Flood cleanup can be dangerous. Here’s how to stay safe.


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As the floodwaters begin to recede, families, business owners and volunteer cleanup groups will begin to re-enter buildings and begin the long cleanup process. Unfortunately, many flood-related injuries and health problems, and even fatalities, occur during the cleanup response. It is essential to remember that although flood waters may recede, there are a number of dangers to be aware of.

If you or someone you know is planning to respond to the flood disaster by clearing debris, please protect yourself and others around you. Keep in mind the following:

Before entering a house or building, make sure the building is stable. Assume all stairs, floors and roofs are unsafe until they are inspected.

Don’t do any demolition. Demolition should only be carried out by a highly skilled and trained worker.

Be on the lookout and stay away from damaged power lines and utilities. Dial 911 if you suspect damaged utilities and do not enter the area. If water covers or even near an electrical outlet, the water could carry a charge causing electric shock, burns, or electrocution.

Portable generators emit carbon monoxide (CO). CO is odorless and colorless. Breathing CO may cause headaches, dizziness, drowsiness or nausea resulting in unconsciousness. Prolonged exposure may cause coma or death. Use generators only outdoors in a dry location at least 20 feet from doors and windows and never in attached garages.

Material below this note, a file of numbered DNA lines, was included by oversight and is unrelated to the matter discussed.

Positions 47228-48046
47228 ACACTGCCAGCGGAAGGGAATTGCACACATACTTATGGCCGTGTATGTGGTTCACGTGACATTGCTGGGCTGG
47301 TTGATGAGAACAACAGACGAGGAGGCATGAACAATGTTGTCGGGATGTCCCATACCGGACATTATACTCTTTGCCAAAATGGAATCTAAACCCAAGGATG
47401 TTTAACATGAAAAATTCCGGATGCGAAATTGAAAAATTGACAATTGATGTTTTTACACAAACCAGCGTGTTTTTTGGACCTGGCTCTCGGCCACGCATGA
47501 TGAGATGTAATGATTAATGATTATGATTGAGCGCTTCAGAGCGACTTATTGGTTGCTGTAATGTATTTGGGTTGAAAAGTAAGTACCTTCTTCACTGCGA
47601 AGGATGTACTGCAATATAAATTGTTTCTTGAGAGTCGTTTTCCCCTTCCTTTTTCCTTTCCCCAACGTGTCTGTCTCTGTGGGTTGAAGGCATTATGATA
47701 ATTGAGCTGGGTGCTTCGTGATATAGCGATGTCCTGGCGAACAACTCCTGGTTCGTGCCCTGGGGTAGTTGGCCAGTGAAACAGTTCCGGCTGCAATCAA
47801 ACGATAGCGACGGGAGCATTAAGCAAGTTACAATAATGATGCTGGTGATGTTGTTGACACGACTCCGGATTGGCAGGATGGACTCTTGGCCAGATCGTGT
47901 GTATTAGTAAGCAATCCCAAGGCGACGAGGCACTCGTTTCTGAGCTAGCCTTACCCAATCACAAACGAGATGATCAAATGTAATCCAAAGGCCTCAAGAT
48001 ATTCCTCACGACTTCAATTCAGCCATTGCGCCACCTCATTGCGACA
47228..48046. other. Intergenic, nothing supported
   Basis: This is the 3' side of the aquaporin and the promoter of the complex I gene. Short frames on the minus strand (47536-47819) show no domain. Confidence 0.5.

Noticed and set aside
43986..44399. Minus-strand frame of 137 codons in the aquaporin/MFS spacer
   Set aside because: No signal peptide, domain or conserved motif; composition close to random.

When removing debris, wear safety shoes with non-slip soles, safety glasses, leather work gloves, hard hat, long pants and a long-sleeved shirt.

Suppose houses built before 1979 contain asbestos. Asbestos fibers can become airborne and inhaled during cleaning. Due to the known hazards of asbestos, cleanup should only be carried out by a licensed professional wearing appropriate personal protective equipment (PPE).

Suppose houses built before 1978 contain lead. Lead is highly toxic to humans, especially children and pregnant women.

Mold will be a major problem in areas affected by flooding. Mold grows on almost anything and can spread quickly! It can cause allergic reactions, eye and skin irritation, and increased asthma symptoms. If you are handling materials that contain mold, wear an N-95 respirator, goggles, protective gloves and coveralls.

During the cleanse, be aware of your surroundings and how your body reacts to exertion. Cleaning jobs can cause heat stress, heat exhaustion and heat stroke. Be sure to take frequent breaks and drink plenty of water. Be aware of those working around you and check in on them often.

Many resources and information are available to help you protect yourself and others during the flood response. Our Department of Epidemiology and Environmental Health at the University of Kentucky within the College of Public Health has created a list of resources to protect the health and safety of all cleanup crews and individuals.

Erin Haynes

If you or others you know will be participating in the cleanup, please visit this website to learn more about precautions: https://cph.uky.edu/departments/epidemiology-environmental-health/eastern-kentucky-flood -safety-resources.

The flood has already claimed far too many lives. Let’s look out for each other to make sure no more is needed.

Dr. Erin Haynes is chair of the Department of Epidemiology and Environmental Health at the University of Kentucky College of Public Health.

This story was originally published August 4, 2022 11:38 a.m.

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